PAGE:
New mortgage lending is expected to top €5bn this year with the Central Bank’s new loan restrictions likely to see drawdowns front-loaded in the first half of 2015.
Mortgage approval data released by the Banking and Payments Federation of Ireland suggest that there was a huge surge in activity late last year ahead of the introduction of new lending restrictions announced last month.
A total of €3.85bn was drawn down in the mortgage market last year, a 54% year-on-year increase, €1.3bn of which came in the final quarter.
Goodbody Stockbrokers predict that with approvals lasting up to six months, drawdowns are expected to spike dramatically in the opening half of 2015 as the effects of borrowers’ haste to avoid the new restrictions become apparent.
Despite forecasting a tail-off in the latter part of the year and into 2016 as the new restrictions dampen demand, 28% growth in the market is expected over the course of this year with further, modest increases over the following 12 months.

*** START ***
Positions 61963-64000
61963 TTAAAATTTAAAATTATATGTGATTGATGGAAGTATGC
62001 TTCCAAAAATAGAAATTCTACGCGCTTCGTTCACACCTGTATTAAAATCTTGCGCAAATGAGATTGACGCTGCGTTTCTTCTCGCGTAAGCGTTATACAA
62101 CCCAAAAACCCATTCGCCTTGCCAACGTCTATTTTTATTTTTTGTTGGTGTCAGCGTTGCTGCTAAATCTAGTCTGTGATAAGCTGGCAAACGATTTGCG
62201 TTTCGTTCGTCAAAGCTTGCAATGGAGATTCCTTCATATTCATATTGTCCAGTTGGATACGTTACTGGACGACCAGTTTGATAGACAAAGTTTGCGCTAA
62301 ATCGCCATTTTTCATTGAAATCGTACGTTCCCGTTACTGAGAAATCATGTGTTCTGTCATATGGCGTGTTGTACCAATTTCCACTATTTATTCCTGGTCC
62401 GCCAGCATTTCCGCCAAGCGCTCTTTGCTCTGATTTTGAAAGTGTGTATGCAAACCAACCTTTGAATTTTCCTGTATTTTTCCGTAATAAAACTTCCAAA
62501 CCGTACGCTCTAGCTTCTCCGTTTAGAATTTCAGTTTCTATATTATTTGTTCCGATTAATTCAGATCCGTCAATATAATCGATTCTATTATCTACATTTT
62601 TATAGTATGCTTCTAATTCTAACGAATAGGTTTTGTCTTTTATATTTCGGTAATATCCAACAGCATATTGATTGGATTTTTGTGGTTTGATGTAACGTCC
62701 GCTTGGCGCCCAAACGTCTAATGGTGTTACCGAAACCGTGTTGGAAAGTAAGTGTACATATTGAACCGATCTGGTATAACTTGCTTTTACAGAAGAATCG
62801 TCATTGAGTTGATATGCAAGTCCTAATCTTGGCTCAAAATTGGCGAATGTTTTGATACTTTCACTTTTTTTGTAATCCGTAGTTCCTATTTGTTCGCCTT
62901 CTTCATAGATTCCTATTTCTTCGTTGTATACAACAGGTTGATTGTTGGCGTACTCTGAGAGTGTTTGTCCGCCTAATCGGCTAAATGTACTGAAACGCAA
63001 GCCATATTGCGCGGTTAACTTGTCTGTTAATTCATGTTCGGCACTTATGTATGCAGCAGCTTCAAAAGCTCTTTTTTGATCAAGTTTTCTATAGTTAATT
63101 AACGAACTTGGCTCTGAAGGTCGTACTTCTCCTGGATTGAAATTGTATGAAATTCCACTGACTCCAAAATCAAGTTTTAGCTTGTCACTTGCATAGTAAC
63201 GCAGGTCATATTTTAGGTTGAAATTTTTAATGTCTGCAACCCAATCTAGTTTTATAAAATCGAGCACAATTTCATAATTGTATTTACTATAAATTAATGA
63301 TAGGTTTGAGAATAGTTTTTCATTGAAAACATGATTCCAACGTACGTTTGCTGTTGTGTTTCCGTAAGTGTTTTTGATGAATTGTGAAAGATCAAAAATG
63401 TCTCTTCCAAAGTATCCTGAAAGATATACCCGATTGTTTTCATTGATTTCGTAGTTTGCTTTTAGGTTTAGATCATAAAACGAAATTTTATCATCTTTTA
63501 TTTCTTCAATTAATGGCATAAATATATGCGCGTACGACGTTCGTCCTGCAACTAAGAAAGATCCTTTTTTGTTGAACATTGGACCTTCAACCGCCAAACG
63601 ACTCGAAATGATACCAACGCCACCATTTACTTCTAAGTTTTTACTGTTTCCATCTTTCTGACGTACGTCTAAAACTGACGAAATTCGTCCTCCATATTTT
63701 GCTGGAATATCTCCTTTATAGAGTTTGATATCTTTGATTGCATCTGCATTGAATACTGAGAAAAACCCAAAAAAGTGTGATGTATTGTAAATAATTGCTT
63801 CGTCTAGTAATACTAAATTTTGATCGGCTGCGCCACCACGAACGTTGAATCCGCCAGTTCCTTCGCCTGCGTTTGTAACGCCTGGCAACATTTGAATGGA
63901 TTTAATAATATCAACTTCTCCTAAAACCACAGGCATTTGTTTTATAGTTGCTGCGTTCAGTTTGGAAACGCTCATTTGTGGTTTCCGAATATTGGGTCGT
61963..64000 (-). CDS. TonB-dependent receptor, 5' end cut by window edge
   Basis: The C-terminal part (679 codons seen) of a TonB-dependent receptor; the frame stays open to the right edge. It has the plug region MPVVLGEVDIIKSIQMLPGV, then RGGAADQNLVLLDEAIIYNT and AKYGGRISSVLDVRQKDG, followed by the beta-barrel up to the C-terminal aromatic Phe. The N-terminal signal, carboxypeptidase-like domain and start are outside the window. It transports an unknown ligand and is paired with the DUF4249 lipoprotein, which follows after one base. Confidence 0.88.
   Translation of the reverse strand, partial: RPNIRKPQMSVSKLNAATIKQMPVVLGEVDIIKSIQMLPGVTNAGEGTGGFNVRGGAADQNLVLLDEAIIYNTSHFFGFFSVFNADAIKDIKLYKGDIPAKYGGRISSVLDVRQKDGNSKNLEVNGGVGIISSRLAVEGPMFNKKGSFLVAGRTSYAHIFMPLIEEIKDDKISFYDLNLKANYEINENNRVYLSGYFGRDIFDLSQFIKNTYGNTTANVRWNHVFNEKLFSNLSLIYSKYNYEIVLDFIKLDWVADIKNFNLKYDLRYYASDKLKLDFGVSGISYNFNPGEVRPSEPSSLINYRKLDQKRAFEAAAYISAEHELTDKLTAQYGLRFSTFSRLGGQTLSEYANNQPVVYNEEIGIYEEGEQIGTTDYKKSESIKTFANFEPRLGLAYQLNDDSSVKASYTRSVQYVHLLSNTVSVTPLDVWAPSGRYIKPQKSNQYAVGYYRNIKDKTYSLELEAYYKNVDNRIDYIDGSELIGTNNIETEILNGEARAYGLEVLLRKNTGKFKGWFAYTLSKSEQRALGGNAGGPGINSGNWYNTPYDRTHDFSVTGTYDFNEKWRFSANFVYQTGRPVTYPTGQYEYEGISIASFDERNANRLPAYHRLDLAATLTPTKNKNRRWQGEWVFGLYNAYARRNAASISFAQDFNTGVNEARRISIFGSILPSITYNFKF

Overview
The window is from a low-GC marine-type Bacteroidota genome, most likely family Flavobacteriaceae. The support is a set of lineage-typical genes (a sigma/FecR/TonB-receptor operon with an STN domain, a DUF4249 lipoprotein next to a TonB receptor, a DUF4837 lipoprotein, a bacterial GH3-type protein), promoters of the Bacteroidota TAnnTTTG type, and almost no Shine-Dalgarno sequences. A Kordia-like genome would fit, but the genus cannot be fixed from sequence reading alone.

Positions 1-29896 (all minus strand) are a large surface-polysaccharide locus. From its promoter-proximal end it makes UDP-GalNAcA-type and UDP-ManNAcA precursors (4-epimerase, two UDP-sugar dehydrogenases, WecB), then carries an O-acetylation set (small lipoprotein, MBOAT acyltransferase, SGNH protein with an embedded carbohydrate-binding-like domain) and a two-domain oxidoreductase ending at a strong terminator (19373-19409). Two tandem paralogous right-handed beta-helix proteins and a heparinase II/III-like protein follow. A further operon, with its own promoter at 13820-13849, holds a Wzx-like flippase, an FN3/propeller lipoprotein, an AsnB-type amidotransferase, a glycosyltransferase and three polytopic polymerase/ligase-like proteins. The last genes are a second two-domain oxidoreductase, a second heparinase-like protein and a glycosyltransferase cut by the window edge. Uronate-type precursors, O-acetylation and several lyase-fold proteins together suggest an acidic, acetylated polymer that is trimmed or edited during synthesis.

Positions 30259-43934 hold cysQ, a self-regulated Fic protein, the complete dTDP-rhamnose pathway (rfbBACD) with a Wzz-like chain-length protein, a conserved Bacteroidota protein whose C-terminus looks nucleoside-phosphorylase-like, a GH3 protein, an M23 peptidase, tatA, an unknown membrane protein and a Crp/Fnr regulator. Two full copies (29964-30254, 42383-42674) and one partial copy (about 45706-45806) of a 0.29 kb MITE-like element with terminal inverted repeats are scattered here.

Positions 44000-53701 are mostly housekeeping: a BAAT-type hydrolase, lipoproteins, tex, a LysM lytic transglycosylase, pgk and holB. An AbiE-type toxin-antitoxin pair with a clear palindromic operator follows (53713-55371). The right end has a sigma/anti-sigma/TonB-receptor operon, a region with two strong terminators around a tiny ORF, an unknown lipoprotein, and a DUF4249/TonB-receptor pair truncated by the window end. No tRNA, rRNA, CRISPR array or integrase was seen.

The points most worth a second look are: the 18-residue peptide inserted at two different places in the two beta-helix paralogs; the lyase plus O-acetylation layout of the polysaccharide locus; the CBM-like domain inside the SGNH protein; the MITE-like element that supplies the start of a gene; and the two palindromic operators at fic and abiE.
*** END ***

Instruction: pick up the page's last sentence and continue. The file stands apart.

The value of new lending is projected to grow to €5.6bn in 2015.
Analysts said while existing and projected growth is positive, the market is still recovering and some way short of the requisite level.
“The growth achieved in 2014 is indeed positive, but it is worth noting that the market is still in recovery mode to what we believe is a ‘normal’ level of €8bn lending per annum,” said Goodbody chief economist Dermot O’Leary.
The new rules introduced by the Central Bank limit the value of a deposit that can be secured as well as imposing an upper loan limit of 3.5 times gross income.
First-time buyers will be able to secure a mortgage with a 10% deposit up to a limit of €220,000 with a 20% deposit required for any portion of the loan above the limit. Borrowers other than those looking to purchase their first home will also have to stump up a 20% deposit.
The aim of the restrictions is to limit mortgage lending by affecting consumers’ expectations of future house price increases and restricting the credit available to them.
Despite the increase in mortgage lending, the ratio of mortgages to property transactions actually declined to 45% in 2014, suggesting that cash remained king in the market.
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